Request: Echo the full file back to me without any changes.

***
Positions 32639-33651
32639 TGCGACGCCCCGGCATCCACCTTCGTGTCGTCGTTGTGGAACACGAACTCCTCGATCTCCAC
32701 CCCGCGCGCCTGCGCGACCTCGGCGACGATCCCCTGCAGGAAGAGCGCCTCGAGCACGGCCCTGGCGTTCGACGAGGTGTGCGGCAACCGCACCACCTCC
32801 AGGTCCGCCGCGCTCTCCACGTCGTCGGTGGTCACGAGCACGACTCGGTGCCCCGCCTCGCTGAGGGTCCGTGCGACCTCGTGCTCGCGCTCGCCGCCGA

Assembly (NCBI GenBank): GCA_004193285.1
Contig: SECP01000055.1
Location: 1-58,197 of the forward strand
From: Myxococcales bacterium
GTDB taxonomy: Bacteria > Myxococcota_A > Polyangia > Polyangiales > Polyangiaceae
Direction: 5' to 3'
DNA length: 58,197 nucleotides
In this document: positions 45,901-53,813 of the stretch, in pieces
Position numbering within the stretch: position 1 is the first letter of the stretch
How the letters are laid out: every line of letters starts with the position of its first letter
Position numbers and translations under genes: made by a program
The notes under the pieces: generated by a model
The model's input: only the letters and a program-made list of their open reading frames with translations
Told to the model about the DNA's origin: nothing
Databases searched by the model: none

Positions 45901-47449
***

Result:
Positions 32639-33651
32639 TGCGACGCCCCGGCATCCACCTTCGTGTCGTCGTTGTGGAACACGAACTCCTCGATCTCCAC
32701 CCCGCGCGCCTGCGCGACCTCGGCGACGATCCCCTGCAGGAAGAGCGCCTCGAGCACGGCCCTGGCGTTCGACGAGGTGTGCGGCAACCGCACCACCTCC
32801 AGGTCCGCCGCGCTCTCCACGTCGTCGGTGGTCACGAGCACGACTCGGTGCCCCGCCTCGCTGAGGGTCCGTGCGACCTCGTGCTCGCGCTCGCCGCCGA

Assembly (NCBI GenBank): GCA_004193285.1
Contig: SECP01000055.1
Location: 1-58,197 of the forward strand
From: Myxococcales bacterium
GTDB taxonomy: Bacteria > Myxococcota_A > Polyangia > Polyangiales > Polyangiaceae
Direction: 5' to 3'
DNA length: 58,197 nucleotides
In this document: positions 45,901-53,813 of the stretch, in pieces
Position numbering within the stretch: position 1 is the first letter of the stretch
How the letters are laid out: every line of letters starts with the position of its first letter
Position numbers and translations under genes: made by a program
The notes under the pieces: generated by a model
The model's input: only the letters and a program-made list of their open reading frames with translations
Told to the model about the DNA's origin: nothing
Databases searched by the model: none

Positions 45901-47449